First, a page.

The competition watchdog is close to launching five landmark cases against Facebook and Google over breaches of privacy, competition and consumer laws following its landmark inquiry into the tech giants.
The cases are believed to relate to whether Facebook has breached consumer law by allowing users' data to be shared with third parties and whether Google has collated location and other data in an unlawful way.
The cases follow the ACCC's landmark digital platforms inquiry and build on the $US5 billion ($7.4 billion) fine against Facebook by the US Federal Trade Commission.
ACCC gears up for court battle with Google and Facebook
Competition tsar Rod Sims has revealed that his agency's ongoing investigations into misconduct by Google and Facebook have advanced significantly, setting the stage for a potential showdown between the regulator and digital giants in court.
The Australian Competition and Consumer Commission's world-first digital platforms report, released last month, touted five “continuing investigations” into Google and Facebook on potential breaches of privacy and data collection laws.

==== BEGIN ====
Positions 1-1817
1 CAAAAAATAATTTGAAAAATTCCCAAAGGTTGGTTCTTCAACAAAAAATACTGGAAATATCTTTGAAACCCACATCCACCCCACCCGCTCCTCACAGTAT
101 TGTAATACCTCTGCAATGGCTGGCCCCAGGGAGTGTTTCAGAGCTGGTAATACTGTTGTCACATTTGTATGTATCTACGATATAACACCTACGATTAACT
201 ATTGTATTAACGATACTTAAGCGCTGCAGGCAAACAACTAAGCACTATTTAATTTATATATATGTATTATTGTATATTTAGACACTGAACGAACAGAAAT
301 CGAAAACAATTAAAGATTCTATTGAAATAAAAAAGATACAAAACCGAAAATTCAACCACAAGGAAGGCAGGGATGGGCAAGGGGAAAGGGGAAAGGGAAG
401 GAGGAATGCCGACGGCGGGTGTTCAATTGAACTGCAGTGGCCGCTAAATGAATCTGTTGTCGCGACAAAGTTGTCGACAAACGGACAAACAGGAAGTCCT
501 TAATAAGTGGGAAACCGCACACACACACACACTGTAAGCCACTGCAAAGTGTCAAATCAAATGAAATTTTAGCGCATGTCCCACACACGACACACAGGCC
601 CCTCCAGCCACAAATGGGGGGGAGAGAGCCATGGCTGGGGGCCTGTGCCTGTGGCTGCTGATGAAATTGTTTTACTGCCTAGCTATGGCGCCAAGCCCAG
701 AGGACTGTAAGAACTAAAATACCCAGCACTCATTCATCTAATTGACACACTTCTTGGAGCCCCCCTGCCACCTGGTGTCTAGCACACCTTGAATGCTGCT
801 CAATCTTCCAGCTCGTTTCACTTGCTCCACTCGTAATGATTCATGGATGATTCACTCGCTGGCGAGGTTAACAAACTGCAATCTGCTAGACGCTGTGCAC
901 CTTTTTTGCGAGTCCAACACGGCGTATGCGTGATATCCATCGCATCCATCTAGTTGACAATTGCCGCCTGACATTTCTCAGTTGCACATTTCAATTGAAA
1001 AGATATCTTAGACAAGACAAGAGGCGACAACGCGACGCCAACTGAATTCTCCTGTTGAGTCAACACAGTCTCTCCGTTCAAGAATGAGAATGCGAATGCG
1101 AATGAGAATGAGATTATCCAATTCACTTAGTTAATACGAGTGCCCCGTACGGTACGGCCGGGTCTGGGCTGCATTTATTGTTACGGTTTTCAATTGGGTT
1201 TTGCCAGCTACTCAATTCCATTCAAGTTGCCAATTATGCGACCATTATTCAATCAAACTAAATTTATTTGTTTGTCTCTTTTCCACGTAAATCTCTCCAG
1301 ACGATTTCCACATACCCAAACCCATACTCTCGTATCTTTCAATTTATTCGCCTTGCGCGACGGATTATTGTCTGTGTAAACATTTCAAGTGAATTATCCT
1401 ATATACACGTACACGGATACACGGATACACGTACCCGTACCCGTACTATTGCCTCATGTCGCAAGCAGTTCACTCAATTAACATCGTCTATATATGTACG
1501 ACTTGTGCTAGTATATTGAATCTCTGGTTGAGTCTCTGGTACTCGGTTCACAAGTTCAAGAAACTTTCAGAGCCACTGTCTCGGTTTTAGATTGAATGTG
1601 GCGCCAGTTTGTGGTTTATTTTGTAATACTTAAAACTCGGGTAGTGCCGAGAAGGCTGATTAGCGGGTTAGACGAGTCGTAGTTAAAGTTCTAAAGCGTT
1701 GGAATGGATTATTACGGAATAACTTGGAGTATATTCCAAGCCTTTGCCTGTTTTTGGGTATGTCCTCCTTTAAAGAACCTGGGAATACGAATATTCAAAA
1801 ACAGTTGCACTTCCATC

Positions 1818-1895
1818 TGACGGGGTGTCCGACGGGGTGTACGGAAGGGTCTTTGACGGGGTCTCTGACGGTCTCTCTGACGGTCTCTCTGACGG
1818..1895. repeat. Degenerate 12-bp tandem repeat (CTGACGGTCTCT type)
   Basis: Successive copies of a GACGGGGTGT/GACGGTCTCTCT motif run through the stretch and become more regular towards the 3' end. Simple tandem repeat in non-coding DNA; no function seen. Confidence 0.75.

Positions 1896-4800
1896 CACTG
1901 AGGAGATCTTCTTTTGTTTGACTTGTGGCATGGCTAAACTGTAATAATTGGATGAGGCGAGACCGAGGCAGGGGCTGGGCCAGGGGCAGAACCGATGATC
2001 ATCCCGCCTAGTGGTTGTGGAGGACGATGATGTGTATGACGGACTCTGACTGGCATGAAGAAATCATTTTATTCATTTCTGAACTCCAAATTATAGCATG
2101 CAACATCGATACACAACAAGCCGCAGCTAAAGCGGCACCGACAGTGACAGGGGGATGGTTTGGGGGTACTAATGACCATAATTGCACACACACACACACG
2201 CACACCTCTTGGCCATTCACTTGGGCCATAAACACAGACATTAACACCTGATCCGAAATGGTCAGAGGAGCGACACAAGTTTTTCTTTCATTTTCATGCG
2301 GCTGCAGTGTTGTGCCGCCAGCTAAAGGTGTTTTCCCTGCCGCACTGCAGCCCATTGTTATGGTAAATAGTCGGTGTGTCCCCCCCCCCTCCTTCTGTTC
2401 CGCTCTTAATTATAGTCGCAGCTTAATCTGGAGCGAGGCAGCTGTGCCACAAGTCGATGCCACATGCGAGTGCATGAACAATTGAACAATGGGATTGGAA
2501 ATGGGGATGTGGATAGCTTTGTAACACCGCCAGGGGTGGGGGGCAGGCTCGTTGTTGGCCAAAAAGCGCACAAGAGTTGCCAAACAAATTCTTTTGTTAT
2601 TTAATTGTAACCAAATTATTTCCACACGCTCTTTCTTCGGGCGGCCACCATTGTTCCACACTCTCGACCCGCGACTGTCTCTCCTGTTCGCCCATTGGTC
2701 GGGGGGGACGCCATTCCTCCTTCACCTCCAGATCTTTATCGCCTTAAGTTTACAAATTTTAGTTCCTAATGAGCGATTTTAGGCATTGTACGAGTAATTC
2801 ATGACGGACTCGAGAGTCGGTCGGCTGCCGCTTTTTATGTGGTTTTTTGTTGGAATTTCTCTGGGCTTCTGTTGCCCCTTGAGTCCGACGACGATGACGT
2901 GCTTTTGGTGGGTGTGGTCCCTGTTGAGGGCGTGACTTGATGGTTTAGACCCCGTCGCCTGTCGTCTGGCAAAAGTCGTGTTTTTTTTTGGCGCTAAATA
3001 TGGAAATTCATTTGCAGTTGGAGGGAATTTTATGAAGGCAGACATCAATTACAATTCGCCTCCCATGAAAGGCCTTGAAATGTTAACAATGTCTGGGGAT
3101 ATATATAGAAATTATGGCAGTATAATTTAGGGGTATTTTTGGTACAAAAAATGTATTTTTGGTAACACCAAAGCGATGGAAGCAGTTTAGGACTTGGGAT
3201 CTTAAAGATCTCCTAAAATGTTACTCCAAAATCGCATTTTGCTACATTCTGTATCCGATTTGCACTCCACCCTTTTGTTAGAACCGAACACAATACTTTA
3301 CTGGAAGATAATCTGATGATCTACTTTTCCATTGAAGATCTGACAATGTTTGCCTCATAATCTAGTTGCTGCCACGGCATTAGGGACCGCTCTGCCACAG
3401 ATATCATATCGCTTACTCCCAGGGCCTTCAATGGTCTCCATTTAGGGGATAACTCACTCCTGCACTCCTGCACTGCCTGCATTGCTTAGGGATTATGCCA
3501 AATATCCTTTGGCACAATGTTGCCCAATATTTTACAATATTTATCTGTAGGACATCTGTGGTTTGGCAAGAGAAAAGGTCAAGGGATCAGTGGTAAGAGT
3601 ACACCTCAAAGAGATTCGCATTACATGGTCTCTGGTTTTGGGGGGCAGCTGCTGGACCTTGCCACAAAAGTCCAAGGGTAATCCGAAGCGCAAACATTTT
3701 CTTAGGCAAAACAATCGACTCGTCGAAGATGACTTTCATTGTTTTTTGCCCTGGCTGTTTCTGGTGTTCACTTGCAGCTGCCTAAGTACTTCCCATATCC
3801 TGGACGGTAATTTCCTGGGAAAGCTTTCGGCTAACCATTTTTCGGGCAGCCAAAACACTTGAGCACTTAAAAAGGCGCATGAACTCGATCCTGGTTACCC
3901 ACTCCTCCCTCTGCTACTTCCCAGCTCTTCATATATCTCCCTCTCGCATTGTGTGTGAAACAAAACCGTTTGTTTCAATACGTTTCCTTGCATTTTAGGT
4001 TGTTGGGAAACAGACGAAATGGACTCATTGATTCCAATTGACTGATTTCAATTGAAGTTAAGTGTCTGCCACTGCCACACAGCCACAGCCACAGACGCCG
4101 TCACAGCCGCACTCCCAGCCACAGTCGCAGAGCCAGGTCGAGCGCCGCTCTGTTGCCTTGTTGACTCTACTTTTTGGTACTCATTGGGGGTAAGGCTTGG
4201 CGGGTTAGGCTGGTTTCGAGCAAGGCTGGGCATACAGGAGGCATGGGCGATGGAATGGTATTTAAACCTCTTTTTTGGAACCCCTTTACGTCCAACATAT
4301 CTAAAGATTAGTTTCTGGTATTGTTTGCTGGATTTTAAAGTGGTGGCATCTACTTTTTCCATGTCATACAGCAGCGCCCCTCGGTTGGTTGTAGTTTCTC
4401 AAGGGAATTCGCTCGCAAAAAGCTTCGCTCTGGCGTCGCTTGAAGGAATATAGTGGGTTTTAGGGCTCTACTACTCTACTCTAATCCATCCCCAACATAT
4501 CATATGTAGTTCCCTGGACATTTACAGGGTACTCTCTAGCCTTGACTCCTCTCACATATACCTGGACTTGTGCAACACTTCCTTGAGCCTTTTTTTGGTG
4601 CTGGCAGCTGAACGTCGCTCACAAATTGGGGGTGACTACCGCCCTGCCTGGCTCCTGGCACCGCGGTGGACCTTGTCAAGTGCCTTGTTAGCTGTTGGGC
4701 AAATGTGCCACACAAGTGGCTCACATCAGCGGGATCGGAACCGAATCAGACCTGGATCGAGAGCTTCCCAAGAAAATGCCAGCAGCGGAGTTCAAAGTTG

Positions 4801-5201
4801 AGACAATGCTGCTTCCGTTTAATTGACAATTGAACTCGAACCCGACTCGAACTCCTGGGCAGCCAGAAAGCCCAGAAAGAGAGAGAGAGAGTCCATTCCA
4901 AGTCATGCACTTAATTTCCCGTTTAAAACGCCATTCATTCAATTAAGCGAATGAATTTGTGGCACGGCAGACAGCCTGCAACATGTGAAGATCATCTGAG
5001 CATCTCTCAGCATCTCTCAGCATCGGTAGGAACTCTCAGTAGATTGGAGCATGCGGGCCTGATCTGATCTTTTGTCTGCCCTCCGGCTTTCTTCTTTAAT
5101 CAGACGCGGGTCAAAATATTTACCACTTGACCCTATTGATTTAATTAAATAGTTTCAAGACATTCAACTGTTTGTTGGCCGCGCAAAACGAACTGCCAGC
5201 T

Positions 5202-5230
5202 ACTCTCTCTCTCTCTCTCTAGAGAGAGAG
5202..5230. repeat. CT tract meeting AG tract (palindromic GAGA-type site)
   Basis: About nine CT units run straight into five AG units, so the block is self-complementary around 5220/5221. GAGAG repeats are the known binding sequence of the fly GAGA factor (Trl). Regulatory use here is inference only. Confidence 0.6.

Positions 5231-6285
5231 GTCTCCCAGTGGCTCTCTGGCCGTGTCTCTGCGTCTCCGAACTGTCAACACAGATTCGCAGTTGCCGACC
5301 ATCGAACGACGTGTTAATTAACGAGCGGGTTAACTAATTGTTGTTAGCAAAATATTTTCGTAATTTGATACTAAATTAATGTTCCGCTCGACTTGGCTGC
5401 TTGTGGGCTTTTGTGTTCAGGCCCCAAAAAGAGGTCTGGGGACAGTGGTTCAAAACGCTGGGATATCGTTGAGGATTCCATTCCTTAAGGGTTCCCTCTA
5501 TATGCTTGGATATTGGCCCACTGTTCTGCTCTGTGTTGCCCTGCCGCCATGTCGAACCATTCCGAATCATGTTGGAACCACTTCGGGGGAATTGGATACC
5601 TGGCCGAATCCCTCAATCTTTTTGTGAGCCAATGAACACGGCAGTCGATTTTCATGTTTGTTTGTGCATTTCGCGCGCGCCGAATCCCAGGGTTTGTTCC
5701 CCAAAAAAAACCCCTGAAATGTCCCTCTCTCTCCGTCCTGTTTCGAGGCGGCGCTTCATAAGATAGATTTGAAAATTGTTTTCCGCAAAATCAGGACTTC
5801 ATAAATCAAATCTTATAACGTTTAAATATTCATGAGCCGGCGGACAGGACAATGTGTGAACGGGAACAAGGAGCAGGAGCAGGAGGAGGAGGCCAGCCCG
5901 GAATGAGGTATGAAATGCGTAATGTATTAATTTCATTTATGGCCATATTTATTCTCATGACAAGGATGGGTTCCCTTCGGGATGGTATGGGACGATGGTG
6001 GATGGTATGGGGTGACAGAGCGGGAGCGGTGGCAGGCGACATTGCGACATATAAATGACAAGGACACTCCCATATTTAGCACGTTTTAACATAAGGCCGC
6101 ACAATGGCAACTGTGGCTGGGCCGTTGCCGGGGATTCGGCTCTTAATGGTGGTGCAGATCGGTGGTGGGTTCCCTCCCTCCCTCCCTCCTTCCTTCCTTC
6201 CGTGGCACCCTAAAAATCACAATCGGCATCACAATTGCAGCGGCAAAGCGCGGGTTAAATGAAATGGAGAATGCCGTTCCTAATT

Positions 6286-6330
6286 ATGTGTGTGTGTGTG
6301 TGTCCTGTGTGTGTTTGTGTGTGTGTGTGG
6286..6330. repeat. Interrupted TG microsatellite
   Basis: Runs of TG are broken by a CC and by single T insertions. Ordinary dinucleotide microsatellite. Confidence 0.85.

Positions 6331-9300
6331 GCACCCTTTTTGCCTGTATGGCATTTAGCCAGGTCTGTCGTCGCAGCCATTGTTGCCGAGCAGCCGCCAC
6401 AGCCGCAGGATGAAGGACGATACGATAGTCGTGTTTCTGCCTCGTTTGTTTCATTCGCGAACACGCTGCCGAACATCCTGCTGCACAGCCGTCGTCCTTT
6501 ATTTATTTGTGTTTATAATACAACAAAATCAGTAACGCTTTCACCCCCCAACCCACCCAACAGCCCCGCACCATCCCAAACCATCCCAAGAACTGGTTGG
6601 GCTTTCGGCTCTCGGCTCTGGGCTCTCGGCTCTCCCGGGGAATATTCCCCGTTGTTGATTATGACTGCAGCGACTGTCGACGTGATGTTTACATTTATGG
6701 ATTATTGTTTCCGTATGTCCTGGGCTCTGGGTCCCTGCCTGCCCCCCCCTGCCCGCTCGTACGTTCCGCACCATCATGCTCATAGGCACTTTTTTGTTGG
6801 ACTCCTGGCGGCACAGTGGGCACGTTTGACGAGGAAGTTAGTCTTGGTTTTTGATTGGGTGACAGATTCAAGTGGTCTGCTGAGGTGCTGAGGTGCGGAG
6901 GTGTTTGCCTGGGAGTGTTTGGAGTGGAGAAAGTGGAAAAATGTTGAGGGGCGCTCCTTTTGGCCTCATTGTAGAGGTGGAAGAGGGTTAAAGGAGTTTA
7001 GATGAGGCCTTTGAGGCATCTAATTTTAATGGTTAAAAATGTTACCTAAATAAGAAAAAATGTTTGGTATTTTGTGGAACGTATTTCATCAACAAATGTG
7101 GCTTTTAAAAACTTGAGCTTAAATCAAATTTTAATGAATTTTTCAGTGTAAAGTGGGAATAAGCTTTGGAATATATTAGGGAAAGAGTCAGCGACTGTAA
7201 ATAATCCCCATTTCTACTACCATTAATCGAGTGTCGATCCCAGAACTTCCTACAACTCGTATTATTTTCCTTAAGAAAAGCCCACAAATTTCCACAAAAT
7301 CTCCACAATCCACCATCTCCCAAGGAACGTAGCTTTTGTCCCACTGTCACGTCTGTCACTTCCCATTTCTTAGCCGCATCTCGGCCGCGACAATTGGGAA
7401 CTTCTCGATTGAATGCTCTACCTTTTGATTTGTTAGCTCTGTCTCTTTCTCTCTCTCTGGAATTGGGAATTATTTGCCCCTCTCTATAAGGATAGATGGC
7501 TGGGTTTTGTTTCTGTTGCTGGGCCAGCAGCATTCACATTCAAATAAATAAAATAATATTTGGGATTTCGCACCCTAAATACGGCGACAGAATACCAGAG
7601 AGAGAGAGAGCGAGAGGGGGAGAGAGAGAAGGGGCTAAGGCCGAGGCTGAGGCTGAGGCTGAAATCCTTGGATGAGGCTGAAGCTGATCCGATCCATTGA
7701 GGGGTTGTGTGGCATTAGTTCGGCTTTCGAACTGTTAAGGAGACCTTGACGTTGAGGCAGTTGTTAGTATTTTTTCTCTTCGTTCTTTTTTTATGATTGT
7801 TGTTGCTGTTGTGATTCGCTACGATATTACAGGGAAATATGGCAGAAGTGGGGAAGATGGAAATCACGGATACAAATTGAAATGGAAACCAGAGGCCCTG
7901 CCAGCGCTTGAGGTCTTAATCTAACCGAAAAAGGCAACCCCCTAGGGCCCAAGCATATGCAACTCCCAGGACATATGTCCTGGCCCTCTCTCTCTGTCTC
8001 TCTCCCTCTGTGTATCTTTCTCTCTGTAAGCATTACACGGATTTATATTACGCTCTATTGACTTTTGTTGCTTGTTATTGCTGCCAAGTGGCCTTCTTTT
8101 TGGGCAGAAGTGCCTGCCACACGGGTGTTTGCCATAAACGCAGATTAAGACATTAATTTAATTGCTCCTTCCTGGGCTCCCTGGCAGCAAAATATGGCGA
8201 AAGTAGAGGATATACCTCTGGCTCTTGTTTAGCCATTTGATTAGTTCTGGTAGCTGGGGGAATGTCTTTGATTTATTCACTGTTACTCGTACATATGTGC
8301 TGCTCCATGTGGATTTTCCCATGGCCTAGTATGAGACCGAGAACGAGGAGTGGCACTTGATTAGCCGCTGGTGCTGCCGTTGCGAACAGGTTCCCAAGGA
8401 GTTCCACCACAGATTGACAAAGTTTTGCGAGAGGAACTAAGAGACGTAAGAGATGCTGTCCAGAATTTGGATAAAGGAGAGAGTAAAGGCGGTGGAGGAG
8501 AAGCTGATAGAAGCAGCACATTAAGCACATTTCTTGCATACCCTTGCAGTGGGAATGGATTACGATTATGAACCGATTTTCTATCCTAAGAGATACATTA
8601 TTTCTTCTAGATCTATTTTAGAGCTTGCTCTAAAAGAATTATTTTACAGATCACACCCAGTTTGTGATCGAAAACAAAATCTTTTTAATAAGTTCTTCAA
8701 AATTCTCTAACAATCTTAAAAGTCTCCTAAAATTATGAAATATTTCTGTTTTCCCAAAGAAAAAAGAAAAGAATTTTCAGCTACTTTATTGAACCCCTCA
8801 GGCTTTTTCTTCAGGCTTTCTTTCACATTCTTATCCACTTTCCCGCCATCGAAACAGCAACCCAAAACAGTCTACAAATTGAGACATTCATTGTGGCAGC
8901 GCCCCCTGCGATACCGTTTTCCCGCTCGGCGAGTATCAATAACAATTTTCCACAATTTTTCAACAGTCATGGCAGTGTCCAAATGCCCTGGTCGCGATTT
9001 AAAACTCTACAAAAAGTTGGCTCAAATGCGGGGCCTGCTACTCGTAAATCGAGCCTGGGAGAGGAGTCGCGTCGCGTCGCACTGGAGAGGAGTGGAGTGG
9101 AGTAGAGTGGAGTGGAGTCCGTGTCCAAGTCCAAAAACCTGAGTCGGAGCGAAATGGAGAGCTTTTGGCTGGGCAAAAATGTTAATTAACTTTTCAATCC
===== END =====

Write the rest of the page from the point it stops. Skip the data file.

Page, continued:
Has ACCC let Facebook and Google off the hook?
Australia’s consumer watchdog, the ACCC, has finally released its long-awaited final report on the market power of Facebook and Google. Long on rhetoric (all 623 pages of it) and short on recommendations, it’s unlikely to dent the massive market power of these search and social media behemoths.
Australia will 'act alone' on regulating Google and Facebook if needed — telling the tech giants they can obey the law or leave
The ACCC released the findings of its investigation into the digital media landscape in July, making 23 recommendations aimed at evening the playing field for traditional media companies and curbing the power of Google and Facebook.